SpeakerMichael E. Buschand key members of his House Democratic leadership team met with Gov.Martin O'MalleyThursday morning, and Busch reported that additional progress had been made toward laying the groundwork for a special session to raise taxes and avert more than $500 million in cuts in the so-called Doomsday Budget adopted by the General Assembly in the recent regular session.
However, Busch has not yet agreed to the target date of May 14 set by both O'Malley and Senate President Thomas V. Mike Miller. He said the governor will meet with a broader group of House leaders later Thursday. The speaker said he has asked House leaders to reserve the week of May 14-18 for a special session though he believes an agreement can be wrapped up in less time than that.
"We're feeling close," Busch said after the 1 1/2-hour meeting with the governor at Government House and an informal, roughly 20-minute caucus of House leaders on the sidewalk outside the mansion.
Busch said there continues to be a strong consensus in the House that in crafting a final revenue and budget package, legislators should work off the conference committee agreement reached the final night of the session April 9. He said the House was open to minor changes but no material revamping of the income tax increase agreed to that night.
"I don't think there's any significant changes in the revenues," he said.
The speaker said he doesn't know of any scheduled meetings between House and Senate budget negotiatiors, but he said such conferences are possible through next week. Miller said Wednesday that he had asked the Senate's budget chief, Sen. Edward J. Kasemeyer, D-Howard, to arrange a meeting with his House counterparts.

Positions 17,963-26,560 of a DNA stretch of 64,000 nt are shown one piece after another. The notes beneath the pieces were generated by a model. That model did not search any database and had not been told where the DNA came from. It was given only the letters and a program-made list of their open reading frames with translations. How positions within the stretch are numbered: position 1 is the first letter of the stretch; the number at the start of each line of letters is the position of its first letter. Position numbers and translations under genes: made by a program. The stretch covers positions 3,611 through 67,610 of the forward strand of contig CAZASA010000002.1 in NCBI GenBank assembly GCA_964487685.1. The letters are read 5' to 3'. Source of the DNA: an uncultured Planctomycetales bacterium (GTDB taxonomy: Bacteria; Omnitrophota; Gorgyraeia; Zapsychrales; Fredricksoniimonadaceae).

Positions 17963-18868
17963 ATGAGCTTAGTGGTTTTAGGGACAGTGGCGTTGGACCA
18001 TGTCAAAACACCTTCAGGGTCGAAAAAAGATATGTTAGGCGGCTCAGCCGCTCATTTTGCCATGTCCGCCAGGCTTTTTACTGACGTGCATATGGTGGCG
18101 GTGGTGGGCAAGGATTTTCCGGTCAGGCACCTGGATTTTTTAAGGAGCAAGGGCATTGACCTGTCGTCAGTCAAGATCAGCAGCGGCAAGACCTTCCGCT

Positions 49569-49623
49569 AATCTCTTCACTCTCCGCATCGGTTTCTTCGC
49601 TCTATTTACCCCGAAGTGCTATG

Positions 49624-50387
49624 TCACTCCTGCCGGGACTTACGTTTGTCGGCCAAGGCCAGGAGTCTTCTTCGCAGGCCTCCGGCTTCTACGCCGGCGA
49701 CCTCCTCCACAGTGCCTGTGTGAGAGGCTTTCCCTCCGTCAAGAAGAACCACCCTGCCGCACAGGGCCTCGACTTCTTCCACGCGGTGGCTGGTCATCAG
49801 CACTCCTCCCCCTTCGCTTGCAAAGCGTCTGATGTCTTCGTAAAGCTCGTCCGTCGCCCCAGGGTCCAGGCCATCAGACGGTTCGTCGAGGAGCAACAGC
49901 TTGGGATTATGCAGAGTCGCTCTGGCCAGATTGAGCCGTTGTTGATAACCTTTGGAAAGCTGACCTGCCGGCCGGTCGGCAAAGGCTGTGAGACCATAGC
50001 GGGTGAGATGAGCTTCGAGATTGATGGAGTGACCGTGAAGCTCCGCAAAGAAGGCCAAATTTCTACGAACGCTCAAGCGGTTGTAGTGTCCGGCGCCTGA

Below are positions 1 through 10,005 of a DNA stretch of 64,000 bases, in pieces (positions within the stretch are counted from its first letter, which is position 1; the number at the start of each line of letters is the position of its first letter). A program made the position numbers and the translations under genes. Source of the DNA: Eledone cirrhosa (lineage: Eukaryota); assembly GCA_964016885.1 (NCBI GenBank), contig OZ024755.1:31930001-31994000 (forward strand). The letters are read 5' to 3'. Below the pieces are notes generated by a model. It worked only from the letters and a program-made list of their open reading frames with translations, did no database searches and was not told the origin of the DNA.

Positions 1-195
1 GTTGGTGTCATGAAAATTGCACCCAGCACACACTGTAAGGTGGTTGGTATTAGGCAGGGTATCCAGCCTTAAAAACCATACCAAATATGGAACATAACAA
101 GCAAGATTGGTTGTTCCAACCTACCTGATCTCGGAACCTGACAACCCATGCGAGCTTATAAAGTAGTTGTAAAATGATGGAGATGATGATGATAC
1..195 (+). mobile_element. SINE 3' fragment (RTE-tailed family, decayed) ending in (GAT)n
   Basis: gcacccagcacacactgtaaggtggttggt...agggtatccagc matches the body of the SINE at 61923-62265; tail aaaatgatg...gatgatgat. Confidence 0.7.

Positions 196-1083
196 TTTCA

After the regular session, which ended before both chambers could approve the income tax bill and another measure shifting some teacher pension costs to the counties, some senators expressed dissatisfaction with the deal their negotiators had agreed to -- charging that House negotiators has been intransigent. But Busch all but closed the door to reopening the agreements.
Busch said in an interview that the House needs more information before it could take up the issue of expanded casino gambling -- an issue Miller is eager to addresss in time to get it onto the November ballot. Miller has backed a plan to add a sixth casino, to be located at National Harbor inPrince George's County, and to allow table games at all current and planned slots venues.
The speaker said he expects O'Malley to soon issue an executive order creating a commission to studying the fundamental economic issues behind gambling expansion -- including the proper level of taxation and the competitive effects of table games and a new casino on sites in Baltimore and at Arundel Mills -- and to report back to the General Assembly. He said the order would likely call for an 11-member commission with five members appointed by the governor and three by each of the presiding officers.
Busch said he hoped the panel could report back by late June or early July. He said that if that report can form the basis of an accord between the House and Senate on how to move forward, he would be open to the idea of a special session this summer. But without such an agreement, he said, there would be no point to calling legislators back to Annapolis yet again.
"You have to have a consensus and you have to see what ther numbers say," Busch said. "The big issue is what is the appropriate [tax] rate.
Raquel Guillory, a spokeswoman for O'Malley, said she could not confirm that an aqnnouncement on a commission was in the works.
"There have been discussions about that but nothing firm or concrete," she said.
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